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Prior to Linda's arrival, the Arkansas Easts spent a number of years outside of New Orleans proper in small-town Louisiana. As a result of her coming to be a good mile north of the Mason-Dixon Line, Linda's kin could always blame any questionable quirks in her nature on the fact she was the only Yankee in the brood. Yet, as her mama and daddy had taught her the basics of speech, she never quite lost the family's Delta twang. The drawl gave her away as outsider to her St. Louis peers. It wasn't until Linda fled to the West that she felt she found a real sense of place.
When Linda was seven, her daddy passed on suddenly. The Southern Belles took over her upbringing, though their life lessons never quite took firm root in the budding Blues Mama. More influential was the arrival of her well-read and loving stepfather, William Hill, who married into the clan when Linda was twelve. He always encouraged her to write and to read everything she could get her hands on. It was a lesson taken to heart.
Blues, R&B and old rock and roll captivated Linda from the get go. She'd traveled the country by spending summers with her sister Bettye, who moved around the nation often as she followed her husband's jobs in the hotel business. It was a time when the intrepid music seeker could still find regional music on the airwaves, and Linda explored the different musical styles to be had with gusto. As for her penchant for record collecting, Linda started out young. For her eighth birthday, Linda was given a gift certificate from a fancy local department store. Instead of buying the clothes her mama intended, Linda went straight to the record department, where she bought the first pieces not inherited from her siblings: The Beatles' Rubber Soul and Hendrix's Are You Experienced? From then on out, her walking around money inevitably went to records, concerts, and music related books.
Linda is a cartoonist as well as a writer. When she was sixteen, she had her first publishing success with a Beatles-themed strip in a fanzine called Strawberry Fields. Though she kept on writing and drawing through thick and thin, she didnt pursue publishing again for many years. Instead she relocated to the Southwest after getting her high school diploma, rarely returning to her midwestern birthplace thereafter. She graduated from the University of Arizona in Tucson with a Bachelor's Degree in Theater Production.
Linda met Steve Brady, her future husband, while still in college. He was a native Arizonan with a record collection twice the size of Linda's. His tastes ran to jazz, whereas Linda's records mostly featured rock and roll. The couple had a meeting of musical minds when it came to the blues, however. Steve's first courting gift to Linda was new inner sleeves for her old albums. He came over one night, just before her birthday, and handed the sleeves to her at the door. He said, in a stern voice: "Use these. You're ruining your records." He managed to ask her out on that same evening. Clearly it was a case of Kismet. Steve and Linda's collections eventually insisted on marriage, and after six years of courtship, the owners of the albums obliged.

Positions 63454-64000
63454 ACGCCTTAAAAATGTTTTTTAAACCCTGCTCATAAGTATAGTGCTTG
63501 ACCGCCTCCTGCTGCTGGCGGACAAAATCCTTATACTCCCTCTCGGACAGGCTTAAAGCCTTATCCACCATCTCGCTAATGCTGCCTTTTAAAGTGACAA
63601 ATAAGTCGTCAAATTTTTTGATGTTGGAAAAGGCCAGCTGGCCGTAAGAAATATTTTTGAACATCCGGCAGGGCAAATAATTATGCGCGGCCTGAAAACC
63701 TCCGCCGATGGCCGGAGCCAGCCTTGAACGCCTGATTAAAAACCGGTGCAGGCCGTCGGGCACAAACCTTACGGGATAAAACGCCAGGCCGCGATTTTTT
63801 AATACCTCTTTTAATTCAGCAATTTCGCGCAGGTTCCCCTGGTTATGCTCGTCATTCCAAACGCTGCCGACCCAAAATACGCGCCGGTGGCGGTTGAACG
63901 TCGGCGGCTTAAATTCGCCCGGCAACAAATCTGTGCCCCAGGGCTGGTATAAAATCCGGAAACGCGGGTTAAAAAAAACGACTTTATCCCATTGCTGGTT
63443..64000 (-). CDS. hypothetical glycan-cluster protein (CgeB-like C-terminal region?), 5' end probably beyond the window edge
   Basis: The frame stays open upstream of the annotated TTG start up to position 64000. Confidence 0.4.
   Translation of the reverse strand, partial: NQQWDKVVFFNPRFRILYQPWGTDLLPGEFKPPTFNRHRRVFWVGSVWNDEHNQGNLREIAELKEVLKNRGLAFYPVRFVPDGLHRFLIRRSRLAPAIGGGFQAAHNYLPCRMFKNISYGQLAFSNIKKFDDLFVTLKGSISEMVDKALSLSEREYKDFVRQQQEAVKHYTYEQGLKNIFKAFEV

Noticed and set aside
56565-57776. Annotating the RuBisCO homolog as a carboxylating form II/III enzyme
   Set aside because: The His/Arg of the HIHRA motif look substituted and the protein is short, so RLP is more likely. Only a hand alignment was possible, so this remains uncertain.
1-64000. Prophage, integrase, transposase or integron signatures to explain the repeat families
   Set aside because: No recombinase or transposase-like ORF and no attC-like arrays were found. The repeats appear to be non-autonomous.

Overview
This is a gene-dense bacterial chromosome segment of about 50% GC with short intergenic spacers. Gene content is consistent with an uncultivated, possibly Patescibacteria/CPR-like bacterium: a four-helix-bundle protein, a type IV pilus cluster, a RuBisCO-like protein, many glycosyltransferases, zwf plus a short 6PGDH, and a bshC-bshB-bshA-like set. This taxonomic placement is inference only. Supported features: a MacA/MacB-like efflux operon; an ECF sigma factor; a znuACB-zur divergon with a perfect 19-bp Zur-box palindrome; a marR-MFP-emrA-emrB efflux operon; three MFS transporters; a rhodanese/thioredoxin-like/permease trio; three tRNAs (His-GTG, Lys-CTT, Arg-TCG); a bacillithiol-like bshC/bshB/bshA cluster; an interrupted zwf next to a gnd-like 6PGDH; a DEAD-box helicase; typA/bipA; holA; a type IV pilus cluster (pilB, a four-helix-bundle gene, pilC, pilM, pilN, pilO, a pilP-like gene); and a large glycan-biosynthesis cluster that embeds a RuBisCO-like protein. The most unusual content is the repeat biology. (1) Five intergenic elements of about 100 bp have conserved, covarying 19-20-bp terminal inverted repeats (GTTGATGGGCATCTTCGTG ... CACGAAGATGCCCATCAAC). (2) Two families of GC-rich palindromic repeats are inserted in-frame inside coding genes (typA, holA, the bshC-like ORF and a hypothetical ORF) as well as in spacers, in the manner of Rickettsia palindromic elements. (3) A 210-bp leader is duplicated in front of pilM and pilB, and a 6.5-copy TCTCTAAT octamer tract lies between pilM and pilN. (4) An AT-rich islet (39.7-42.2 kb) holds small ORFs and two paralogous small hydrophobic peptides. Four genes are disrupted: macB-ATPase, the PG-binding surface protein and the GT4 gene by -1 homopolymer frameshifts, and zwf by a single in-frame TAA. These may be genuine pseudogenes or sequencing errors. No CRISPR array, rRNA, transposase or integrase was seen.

After graduating from college, Linda joined Steve in the Los Angeles area. It was the eighties when first they moved there and married, and the club scene and indie record stores offered an amazing selection of talent. The couple delved into the music available with great abandon before moving to the outskirts of the Colorado Desert and starting a family.
First came daughter Carmen, then twin sons, James and Lee. Steve and Linda felt it important that she stay home with the kids during their early years. Linda, however, felt pretty isolated as a result, and with her soul craving a little creative flow. She started studying guitar while pregnant with her daughter, and began writing again in earnest with the arrival of the twins.
The story that was to become Lone Star Ice and Fire came to her then, though it would go through many revisions before becoming the book it is today. After knocking off the first rough draft of the novel, Linda took a seminar on how to eventually get the thing published. The best information she gleaned from that class was to try marketing a few shorter works before pursuing getting the novel into print. With a concert review of Taj Mahal in Southland Blues Magazine, her music journalism career began in earnest.
Linda served for two years as contributing editor for HHGI Online Guitar Magazine and as local music columnist for Northern Utah Junction Magazine. She regularly writes profiles and reviews for Blue Suede News, a well-respected American roots music magazine, and has had pieces appear in several other publications. Her short fiction has appeared in The Mid-South Literary Review. Lone Star Ice and Fire is her first novel.
She currently lives in Ogden, Utah with her three children and husband. She is still pursuing her freelance music journalism career, and is also working on her second novel. The book in progress follows the formative years of Louisianan Bonnell Devereaux, a sinister supporting character featured in Lone Star Ice and Fire. The new book will be loaded with the mystery and music found in the Creole culture of Louisiana and Texas. Stay "in tune" for more
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